At Platte Valley Medical Center, the Rapid Response Team is different from the Code Blue Team that responds to a patient experiencing a cardiac or respiratory arrest. Code Blue is drawn from a medical model. An example would be a hospital patent “Coding” –no breathing, no pulse. The patent’s skin would become blue or ashen – hence Code Blue. The Rapid Response Team intervenes upstream from a “potential code” situation, relying on bedside nurses who are highly sensitive to signs that a patient’s condition is deteriorating, and empowered to call others into action. The Rapid Response and Code Blue staff includes an experienced critical care charge nurse, a respiratory therapist, House Supervisor, Phlebotomist and physician (critical care or hospitalist). A code team leader will be a physician in attendance on any code team; this individual is responsible for directing the resuscitation effort and is said to “run the code.”
Hospitals using Rapid Response Teams typically observe reductions in the number of cardiac arrests, unplanned transfers to the ICU, and, in some cases, the overall mortality rate.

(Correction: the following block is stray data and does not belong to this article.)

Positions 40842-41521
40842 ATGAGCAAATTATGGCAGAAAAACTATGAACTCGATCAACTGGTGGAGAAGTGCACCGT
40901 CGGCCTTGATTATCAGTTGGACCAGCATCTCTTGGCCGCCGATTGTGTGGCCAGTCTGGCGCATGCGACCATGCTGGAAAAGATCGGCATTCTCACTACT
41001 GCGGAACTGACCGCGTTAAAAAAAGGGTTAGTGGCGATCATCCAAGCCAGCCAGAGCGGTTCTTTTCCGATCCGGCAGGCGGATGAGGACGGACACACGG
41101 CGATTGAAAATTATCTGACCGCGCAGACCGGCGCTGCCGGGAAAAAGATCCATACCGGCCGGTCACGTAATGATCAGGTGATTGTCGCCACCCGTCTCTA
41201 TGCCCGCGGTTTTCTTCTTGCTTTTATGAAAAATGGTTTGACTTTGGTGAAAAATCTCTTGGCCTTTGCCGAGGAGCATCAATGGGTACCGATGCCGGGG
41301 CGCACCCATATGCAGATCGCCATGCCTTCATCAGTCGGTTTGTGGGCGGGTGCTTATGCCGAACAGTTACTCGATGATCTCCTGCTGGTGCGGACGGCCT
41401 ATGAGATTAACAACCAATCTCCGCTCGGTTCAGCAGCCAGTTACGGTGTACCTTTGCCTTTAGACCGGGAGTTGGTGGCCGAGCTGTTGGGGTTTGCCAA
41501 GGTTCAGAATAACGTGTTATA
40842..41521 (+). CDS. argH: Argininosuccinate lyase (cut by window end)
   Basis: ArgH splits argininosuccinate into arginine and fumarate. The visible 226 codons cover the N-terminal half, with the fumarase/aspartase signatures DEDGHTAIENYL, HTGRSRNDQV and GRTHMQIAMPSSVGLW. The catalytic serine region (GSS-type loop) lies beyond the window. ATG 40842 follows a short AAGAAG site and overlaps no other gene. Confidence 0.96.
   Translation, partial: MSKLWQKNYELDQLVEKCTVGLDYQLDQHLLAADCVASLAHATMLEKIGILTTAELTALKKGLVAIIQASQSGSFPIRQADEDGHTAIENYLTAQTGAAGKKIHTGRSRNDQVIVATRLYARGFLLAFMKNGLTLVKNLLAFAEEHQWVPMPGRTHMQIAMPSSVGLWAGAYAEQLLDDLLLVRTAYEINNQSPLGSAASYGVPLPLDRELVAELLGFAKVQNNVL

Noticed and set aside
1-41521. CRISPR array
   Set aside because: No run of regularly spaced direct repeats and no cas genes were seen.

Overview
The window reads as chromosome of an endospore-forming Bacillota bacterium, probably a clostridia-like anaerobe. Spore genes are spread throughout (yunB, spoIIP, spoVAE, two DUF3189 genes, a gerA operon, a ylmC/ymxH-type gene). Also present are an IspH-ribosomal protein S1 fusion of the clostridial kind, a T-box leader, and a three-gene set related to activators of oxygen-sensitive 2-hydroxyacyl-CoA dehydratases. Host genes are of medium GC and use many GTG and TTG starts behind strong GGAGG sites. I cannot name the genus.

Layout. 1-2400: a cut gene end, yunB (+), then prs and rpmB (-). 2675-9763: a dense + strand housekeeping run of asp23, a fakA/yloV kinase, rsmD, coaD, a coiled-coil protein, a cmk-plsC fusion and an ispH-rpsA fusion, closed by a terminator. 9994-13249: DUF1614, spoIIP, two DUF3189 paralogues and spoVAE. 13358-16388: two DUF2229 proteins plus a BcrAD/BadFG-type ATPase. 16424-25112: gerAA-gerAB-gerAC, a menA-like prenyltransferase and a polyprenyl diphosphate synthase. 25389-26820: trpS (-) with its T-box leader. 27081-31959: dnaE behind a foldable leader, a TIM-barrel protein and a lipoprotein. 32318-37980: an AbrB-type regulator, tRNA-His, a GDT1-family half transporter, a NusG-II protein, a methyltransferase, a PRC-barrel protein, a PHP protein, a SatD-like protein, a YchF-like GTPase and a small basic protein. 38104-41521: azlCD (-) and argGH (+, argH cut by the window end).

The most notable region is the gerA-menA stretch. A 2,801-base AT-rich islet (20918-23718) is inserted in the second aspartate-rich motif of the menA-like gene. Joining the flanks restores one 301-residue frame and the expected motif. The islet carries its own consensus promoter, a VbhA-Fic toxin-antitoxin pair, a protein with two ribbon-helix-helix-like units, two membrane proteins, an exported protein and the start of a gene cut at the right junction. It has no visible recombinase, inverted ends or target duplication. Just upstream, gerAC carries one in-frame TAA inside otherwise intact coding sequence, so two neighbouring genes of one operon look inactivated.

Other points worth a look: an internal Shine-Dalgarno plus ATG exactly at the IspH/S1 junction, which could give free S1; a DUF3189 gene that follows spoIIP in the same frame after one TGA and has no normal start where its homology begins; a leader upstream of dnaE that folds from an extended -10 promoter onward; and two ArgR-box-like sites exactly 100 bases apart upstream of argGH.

When a patient demonstrates signs of imminent clinical deterioration or early signs of potential downward spiral, nurses on units outside of the ICU call a “Rapid Response Team,” also known as a RAT. Bedside nurses call by phone or overhead page, and team members are alerted simultaneously or sequentially. During a Code Blue, the bedside nurse pushes the blue button on the wall in the patient’s room or calls #555 so it is announced over the hospital public address system. During a RAT or Code Blue, appropriate staff and doctors would immediately drop what they are doing and respond with the Crash Cart to the coding patent.
RAPID RESPONSE TEAM (RRT)
Criteria for calling the RRT:
- Concern that something is wrong
- Acute change in heart rate (<40 and >130 BPM)
- Acute change in systolic blood pressure (<90 MM HG)
- Acute changes in respiratory rate (<8 OR >24 RPM)
- Acute changes in O2 saturation (<90% despite supplemental oxygen)
- Acute change in mental status
CODE BLUE C
Criteria for calling code blue:
- All Cardiac and Respiratory arrest
- Acute changes in Vital Signs.
- Airway – Threatened
- Breathing – All Respiratory arrests (RR<5, RR>36)
- Circulation – All Cardiac Arrest (Pulse rate<40 or >140)
- Neurological – Sudden fall in level of consciousness or repeated or prolonged seizures
- Other – any patient who may not fit the criteria above who you are seriously worried about